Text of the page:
Thanks for posting this. I still stumble with my words at this point. Now that I understand what is being said and why, I think it will help me focus and remember what I am saying. This is the only response that I’ve not been able to grasp.
Anyone here try the Latin? It’s a good tongue twister and challenging.
What is it?
Or, should I say, quid est?
“Suscipiat Dominus sacrificium de manibus tuis, ad laudem et gloriam nominis sui, ad utilitatem quoque nostram, totiusque ecclesiae suae sanctae.”
The fourfold repetition of the sound /-e/ at the end can be difficult.
V. “Pray, brethren, that my sacrifice and yours be acceptable to God the Father almighty.”
R. “May the Lord accept the sacrifice at your hands, for the praise and glory of His name, for our good and for the good of all His Holy Church.”
“That my sacrifice and yours be acceptable to God…” But what is our sacrifice?
It is sort of interesting that the sacrificial rituals of almost all cultures everywhere were basically the same. First the people bring to the priest the best that they could offer. It might be a lamb without blemish or a portion of their crops taken. The item is then offered to the god and a prayer is said that the god accept the sacrifice. This thing which belonged to the person now belonged to the god. It is then changed in some way so that it could no longer be used for its intended use. The lamb might be slain in a blood sacrifice or the crops might be burnt in a burnt offering. Another prayer is said by the priest that the god accept the sacrifice of the people and answer their plea for whatever they are asking for. Finally that which was given up but now belongs to the god would be shared among the people. The blood or the ashes might be sprinkled on the people or they may eat some of the flesh of the animal.
The same format can be seen in the Mass. First should be bringing forth the best that we could offer. But what are we offering to God? A bit of bread and a little wine? That hardly seems fitting as the best we could give. Jesus Himself? No… His sacrifice is later recalled but the Mass is not a reenactment of His selfless act because His sacrifice was once for all mankind. This is supposed to be OUR sacrifice. So what then is OUR offering?
This is where symbolism takes over. What is bread and what is wine? Food and drink… what we need to survive. In other words what we are bringing to the altar is our own lives. We then say to the priest “May the Lord accept the sacrifice at your hands”. It is then changed so that it no longer serves its original purpose through the Consecration to the body and blood of Jesus Christ. But what It is that we are asking to be changed? Not just the bread and wine but that WE also might be changed to the body and blood of Christ. It is as if we ourselves are stretched on the altar and our old selves die to be reborn as Christ Himself. Our old lives are gone, and now we live in Jesus. In the prayers following the Consecration we then ask God to accept OUR sacrifice and we have surety that He will because we ask Him to not see us on the altar but rather His Son Jesus and then we recall His death in fulfilling God’s will. His Resurrection is recalled when the priest breaks off a bit of the host and drops in the transmuted wine. We ask that we too can take part in Christ’s Resurrection. The bread and wine are now the body and blood of Christ and as we share in this feast we ask God to give us the strength to live as Jesus Himself.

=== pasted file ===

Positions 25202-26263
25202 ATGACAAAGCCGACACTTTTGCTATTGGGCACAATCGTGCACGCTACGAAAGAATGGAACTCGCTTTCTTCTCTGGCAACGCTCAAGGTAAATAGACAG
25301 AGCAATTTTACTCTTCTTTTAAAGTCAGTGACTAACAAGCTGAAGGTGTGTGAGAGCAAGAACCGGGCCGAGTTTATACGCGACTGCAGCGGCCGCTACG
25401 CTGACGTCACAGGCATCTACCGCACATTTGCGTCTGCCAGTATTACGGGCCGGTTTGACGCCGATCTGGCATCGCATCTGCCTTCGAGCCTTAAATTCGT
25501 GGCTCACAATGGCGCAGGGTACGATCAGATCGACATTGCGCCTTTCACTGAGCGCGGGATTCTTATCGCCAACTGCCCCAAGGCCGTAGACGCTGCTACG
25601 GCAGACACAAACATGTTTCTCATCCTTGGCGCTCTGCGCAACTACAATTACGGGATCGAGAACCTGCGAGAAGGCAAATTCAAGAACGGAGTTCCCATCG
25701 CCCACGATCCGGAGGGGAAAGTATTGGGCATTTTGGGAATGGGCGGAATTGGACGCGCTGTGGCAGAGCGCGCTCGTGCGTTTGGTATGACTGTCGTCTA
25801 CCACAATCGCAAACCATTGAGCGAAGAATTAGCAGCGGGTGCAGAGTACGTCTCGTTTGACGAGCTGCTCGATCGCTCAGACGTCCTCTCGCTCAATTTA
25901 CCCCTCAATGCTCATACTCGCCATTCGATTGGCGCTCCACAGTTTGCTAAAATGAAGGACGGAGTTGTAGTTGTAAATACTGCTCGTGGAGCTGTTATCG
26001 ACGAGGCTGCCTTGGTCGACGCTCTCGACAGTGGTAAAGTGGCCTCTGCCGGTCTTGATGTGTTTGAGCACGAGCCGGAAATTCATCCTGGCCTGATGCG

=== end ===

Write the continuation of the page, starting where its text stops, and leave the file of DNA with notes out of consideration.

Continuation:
I have found that so much meaning is there. But I think it is a shame that so few Catholics realize it.
What is she talking about!
Any chance someone can put into one sentence what she was saying?
This, I think:
I urge you therefore, brothers, by the mercies of God, to offer your bodies as a living sacrifice, holy and pleasing to God, your spiritual worship. (Romans 12:1)
I saw this I believe the first day you posted it…I wanted to write it down, but had to pick my kids up. Thought about it this morning and went looking for it. I thank you, and the priest. It is beautiful… could not have been more thought provoking. I wish everyone would take time to listen what they are saying at Mass. God bless you.
I remember that prayer from my alter serving days.
I had no idea what it meant!
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